Via RealClearPolitics, Melissa Harris-Perry has responded to Joan Walsh’s response (“Are white liberals abandoning the president?”) to her “Black President, Double Standard: Why White Liberals Are Abandoning Obama,” which we discussed here last weekend. (H/t to thefrogprincess, who originally alerted me to the Joan Walsh response in the comments on that post.)
Harris-Perry makes some really good points about the ways in which black scholars and pundits are challenged about their ideas when they dare to talk about racism. In “The Epistemology of Race Talk,” she notes that (white) interlocutors meet conversations about racism with charges to “Prove it! . . .The implication is if one cannot produce irrefutable evidence of clear, blatant and intentional bias, then racism must be banned as a possibility,” and questions about her authority and expertise (“Who made you an expert? . . . It is as though my very identity as an African-American woman makes me unqualified to speak on issues of race and gender; as though I could only be arguing out of personal interest or opinion rather than from decades of research, publication and university teaching.”) I’m very sympathetic to both of these issues, as they’re textbook ways to derail a blog conversation, as many of you probably already know!
But, I feel like Harris-Perry was unfair to Joan Walsh when in the same response she accused Walsh of using the “I have black friends” claim. First of all, here’s what Walsh wrote in the first two paragraphs of her original response to Harris-Perry’s column (and I’m presenting them in full here):
The Nation’s most-read article this week is by my friend Melissa Harris-Perry, “Black President, Double Standard: Why White Liberals Are Abandoning Obama.” Perry doesn’t mention any white liberals by name, nor cite polls showing a decline in support for President Obama among white liberals (as opposed to white voters generally, where his approval rating has dropped sharply). But her piece touched a nerve because of the widespread perception that white liberals are, in fact, abandoning the president.
I’m not sure how to argue with a perception, which is by definition subjective, but I’m going to try, because this is becoming a prevalent and divisive belief. When I say Melissa Harris-Perry is my friend, I don’t say that rhetorically, or ironically; we are professional friends, we have socialized together; she has included me on political round tables; I like and respect her enormously. That’s why I think it’s important to engage her argument, and I’ve invited her to reply.
Harris-Perry writes about the “black friend” claim:
2. I have black friends
Which brings us to a second common strategy of argument about one’s racial innocence: the “I have black friends” claim. I was shocked and angered when Salon’s Joan Walsh used this strategy in her criticism of my piece. Although I disagree with her, I have no problem with Walsh’s decision to take on the claims in my piece. I consider it a sign of respect to publicly engage those with whom you disagree. I was taken aback that Walsh emphasized the extent of our friendship. Walsh and I have been professionally friendly. We’ve eaten a few meals. I invited her to speak at Princeton and I introduced her to my literary agent. We are not friends. Friendship is a deep and lasting relationship based on shared sacrifice and joys. We are not intimates in that way. Watching Walsh deploy our professional familiarity as a shield against claims of her own bias is very troubling. In fact, it is one of the very real barriers to true interracial friendship and intimacy.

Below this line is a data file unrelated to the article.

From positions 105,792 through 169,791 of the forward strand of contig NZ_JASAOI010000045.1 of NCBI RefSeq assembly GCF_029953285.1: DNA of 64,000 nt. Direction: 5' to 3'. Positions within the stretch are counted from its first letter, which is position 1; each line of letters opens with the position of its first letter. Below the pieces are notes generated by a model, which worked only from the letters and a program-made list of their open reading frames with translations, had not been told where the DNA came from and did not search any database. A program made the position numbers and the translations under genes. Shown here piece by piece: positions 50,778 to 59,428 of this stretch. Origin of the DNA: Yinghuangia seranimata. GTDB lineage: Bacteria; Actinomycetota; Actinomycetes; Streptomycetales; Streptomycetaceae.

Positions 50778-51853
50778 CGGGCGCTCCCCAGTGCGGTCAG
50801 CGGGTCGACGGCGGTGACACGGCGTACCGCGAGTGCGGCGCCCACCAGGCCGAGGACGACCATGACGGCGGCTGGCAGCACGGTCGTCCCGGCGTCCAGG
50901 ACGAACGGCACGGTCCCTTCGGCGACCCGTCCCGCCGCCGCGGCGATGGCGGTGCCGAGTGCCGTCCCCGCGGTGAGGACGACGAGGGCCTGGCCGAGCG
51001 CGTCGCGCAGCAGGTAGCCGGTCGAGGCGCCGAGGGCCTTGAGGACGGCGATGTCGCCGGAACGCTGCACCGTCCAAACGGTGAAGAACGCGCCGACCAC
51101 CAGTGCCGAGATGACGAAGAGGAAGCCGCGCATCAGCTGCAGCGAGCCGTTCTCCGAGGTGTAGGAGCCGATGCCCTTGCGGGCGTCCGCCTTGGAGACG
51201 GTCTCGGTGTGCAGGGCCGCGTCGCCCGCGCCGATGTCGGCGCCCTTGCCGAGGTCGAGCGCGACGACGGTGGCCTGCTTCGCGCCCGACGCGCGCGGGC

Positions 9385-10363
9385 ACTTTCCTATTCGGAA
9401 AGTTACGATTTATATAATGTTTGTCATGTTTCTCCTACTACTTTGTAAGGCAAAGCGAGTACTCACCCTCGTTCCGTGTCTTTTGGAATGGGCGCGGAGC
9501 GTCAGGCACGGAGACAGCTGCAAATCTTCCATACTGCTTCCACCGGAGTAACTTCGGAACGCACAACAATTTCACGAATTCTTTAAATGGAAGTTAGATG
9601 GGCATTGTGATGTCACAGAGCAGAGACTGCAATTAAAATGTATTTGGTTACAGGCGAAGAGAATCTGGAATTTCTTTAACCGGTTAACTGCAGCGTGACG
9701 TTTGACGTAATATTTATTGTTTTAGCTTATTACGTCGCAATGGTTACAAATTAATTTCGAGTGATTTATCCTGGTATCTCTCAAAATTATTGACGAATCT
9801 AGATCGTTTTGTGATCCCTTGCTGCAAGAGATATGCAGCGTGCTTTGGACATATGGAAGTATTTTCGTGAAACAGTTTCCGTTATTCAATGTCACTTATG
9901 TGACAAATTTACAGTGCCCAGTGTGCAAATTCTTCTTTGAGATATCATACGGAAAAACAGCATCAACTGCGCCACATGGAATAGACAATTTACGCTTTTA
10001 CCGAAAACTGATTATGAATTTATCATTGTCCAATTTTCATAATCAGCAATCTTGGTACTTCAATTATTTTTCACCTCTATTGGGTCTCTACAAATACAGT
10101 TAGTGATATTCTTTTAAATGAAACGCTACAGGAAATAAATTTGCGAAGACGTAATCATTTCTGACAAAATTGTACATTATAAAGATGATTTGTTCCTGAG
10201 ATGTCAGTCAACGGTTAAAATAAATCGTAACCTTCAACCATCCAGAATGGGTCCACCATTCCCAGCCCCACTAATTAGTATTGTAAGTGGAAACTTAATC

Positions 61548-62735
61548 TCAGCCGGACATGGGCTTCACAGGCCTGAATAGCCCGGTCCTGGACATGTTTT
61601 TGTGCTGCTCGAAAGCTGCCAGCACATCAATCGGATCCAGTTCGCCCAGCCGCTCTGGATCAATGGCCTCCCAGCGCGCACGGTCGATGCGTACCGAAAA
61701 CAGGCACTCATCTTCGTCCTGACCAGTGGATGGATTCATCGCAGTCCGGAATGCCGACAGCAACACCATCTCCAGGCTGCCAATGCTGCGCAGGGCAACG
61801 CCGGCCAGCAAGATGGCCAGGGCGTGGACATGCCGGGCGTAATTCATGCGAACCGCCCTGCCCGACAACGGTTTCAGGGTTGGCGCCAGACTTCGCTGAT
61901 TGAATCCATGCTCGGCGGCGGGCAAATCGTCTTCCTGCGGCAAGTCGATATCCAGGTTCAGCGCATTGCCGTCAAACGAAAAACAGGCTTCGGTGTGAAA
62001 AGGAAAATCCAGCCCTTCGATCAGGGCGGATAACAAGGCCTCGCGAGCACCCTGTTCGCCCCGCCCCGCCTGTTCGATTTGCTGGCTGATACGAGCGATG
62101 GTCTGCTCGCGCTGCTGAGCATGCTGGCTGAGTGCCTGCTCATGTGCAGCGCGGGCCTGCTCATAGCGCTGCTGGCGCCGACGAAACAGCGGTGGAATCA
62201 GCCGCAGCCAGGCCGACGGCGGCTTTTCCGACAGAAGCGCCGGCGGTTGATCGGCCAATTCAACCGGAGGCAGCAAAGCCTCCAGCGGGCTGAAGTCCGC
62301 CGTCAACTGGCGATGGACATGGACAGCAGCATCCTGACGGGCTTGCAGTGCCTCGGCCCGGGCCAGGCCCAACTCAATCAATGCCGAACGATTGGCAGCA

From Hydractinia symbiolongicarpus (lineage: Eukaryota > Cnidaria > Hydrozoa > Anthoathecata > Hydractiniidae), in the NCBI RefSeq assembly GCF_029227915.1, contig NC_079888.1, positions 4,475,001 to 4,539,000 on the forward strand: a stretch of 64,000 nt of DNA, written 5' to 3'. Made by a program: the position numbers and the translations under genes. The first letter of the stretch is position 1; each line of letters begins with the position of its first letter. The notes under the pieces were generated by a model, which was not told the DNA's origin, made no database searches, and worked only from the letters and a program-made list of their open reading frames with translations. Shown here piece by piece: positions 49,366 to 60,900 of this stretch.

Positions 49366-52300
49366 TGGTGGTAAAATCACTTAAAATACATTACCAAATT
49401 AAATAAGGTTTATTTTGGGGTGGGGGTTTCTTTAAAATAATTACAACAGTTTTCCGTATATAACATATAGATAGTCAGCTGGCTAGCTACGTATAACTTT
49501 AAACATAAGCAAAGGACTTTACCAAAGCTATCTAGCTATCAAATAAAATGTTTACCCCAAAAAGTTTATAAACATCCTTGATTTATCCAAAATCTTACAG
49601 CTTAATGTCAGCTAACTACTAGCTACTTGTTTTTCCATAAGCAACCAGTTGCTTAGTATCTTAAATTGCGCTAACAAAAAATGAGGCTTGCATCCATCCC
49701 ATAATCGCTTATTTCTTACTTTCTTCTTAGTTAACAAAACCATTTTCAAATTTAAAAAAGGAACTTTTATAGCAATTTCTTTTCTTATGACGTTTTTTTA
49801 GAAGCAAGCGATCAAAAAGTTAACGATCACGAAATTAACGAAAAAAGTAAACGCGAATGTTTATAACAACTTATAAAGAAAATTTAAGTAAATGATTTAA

(The emphasis above is mine. There is more under this point that bears reading–I’m just singling out the paragraph that identified Walsh personally and discussed the extent of their acquaintance.)
I may well be a (nother) clueless white lady, but I read Walsh’s opening apologia not as an “I have a black friend, so I’m not a racist” strategy, but rather as “I like this person and usually agree with her, so I’m a little uncomfortable in registering my disagreement on this particular issue now.” As a blogger, I’ve done this, and by indicating that I like and respect another blogger and yet disagree on a particular issue, I’m just trying to keep everything nice and friendly. But, I also concede that this may not be the most appropriate or relevant lens through which to view this exchange. What do you think? Should Walsh have just written her response without the second paragraph at all? Is it a girl thing anyway to reassure someone that you really like them before you disagree with them publicly? Is Harris-Perry being unfair in reacting this way, or is this something that white people need to think about more carefully before they publish stuff?
What’s going on here? I genuinely want to know. (Am I just a little too conflict averse, and too invested in everyone being nice and getting along?) I wonder if my discomfort with this dust-up has something to do with the fact that women are so underrepresented as political commentators and journalists. If two lefty d00ds mixed it up, would I care so much?
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